Years ago while vacationing in Rome, I and my friends took a bus far into the surrounding countryside in order to visit some ancient catacombs. After a lengthy tour of the many dark and creepy underground burial chambers, we were ushered into a small medieval chapel located directly above. 


Among the many artifacts present in the chapel was a life-size wooden replica of Jesus nailed to the cross; old, worn, and dusty. The paint on his head was chipped and mostly gone, the expression on his face was sad and forlorn. His eyes were carved tightly shut.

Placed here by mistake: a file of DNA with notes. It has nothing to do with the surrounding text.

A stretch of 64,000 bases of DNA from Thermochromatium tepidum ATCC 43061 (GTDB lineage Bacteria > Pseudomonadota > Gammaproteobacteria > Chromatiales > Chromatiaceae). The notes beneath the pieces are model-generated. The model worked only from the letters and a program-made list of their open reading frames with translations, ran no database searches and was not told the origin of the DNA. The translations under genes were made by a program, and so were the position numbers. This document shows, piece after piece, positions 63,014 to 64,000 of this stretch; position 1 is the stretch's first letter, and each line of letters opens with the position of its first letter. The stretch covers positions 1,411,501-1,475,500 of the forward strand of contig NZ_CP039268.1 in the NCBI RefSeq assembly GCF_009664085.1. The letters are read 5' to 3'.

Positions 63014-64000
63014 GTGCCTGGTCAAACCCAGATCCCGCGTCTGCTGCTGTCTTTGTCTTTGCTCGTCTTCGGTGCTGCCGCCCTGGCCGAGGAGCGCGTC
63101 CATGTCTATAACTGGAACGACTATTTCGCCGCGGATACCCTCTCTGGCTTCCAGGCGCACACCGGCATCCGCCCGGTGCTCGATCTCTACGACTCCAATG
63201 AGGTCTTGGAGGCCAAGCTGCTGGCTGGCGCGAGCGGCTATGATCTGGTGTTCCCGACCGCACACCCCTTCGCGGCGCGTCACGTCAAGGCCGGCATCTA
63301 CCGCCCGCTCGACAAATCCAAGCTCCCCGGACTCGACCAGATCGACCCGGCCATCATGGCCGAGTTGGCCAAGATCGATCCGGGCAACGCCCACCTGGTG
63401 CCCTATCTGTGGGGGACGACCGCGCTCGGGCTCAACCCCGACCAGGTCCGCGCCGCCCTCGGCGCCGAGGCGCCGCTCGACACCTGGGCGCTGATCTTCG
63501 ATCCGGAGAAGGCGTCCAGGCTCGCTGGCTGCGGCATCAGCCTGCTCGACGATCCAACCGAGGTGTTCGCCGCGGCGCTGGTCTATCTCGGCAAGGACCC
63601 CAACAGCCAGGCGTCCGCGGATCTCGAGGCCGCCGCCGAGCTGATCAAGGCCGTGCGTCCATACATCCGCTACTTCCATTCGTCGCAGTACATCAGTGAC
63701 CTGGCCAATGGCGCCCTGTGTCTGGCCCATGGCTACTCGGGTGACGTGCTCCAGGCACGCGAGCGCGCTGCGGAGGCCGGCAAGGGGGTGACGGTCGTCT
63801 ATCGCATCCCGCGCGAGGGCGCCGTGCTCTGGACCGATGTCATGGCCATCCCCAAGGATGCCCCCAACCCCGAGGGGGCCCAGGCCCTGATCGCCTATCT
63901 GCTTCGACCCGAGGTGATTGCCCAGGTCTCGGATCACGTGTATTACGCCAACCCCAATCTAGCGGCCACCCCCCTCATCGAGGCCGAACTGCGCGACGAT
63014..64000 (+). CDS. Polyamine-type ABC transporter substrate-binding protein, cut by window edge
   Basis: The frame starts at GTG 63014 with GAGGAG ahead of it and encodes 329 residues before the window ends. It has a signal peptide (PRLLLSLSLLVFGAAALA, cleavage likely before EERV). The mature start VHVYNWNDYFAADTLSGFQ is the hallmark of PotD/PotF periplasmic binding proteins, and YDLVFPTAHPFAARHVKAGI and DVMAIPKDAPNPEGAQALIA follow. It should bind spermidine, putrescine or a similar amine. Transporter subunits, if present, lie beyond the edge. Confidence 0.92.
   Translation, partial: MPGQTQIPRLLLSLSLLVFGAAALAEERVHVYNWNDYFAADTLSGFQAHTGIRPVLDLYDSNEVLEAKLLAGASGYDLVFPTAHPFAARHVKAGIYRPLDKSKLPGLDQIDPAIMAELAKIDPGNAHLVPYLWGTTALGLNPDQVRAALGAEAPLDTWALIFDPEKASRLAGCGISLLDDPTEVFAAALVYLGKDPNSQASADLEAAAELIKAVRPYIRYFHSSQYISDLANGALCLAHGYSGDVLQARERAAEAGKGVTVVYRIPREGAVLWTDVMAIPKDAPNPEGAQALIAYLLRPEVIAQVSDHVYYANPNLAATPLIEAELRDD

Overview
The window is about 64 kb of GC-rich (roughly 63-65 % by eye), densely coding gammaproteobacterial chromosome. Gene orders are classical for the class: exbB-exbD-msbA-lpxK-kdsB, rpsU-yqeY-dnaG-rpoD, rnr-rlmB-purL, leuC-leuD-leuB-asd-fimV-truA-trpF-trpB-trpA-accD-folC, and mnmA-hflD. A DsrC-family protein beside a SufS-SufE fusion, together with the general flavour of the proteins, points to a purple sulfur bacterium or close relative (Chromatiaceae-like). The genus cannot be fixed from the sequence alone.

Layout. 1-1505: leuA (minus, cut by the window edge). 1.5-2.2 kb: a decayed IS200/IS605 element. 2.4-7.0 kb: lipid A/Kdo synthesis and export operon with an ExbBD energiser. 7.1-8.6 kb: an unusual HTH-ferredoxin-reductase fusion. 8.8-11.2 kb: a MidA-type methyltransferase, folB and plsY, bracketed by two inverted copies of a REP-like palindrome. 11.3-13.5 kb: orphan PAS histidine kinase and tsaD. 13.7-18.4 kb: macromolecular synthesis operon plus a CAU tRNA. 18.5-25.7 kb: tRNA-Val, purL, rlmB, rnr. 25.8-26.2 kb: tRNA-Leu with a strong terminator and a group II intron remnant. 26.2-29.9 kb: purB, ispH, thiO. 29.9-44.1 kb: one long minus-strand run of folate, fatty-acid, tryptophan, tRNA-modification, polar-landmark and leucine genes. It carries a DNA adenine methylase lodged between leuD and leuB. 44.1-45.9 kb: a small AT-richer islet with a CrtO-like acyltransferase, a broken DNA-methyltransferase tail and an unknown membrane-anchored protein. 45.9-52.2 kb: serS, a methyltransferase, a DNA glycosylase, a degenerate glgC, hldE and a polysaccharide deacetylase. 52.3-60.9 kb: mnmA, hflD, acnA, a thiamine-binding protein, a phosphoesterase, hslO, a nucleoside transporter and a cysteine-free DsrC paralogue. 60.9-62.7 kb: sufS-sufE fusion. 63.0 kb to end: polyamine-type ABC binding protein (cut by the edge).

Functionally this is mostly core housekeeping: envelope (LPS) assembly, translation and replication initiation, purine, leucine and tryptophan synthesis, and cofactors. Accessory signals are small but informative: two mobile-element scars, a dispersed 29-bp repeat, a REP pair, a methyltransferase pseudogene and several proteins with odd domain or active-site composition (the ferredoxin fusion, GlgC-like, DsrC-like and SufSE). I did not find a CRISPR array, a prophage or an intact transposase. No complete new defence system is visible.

Our guide explained that this particular representation of Christ was rumored to open its eyes and stare on occasion, so  when the tour was over, I held back while the others—my friends included—filed out of the echoey room. 


Once alone, I respectfully approached the wooden statue, looked up intently at the age-worn face, and for several minutes scrutinized it for any sign of movement. 


As expected, none came; the eyes remained closed.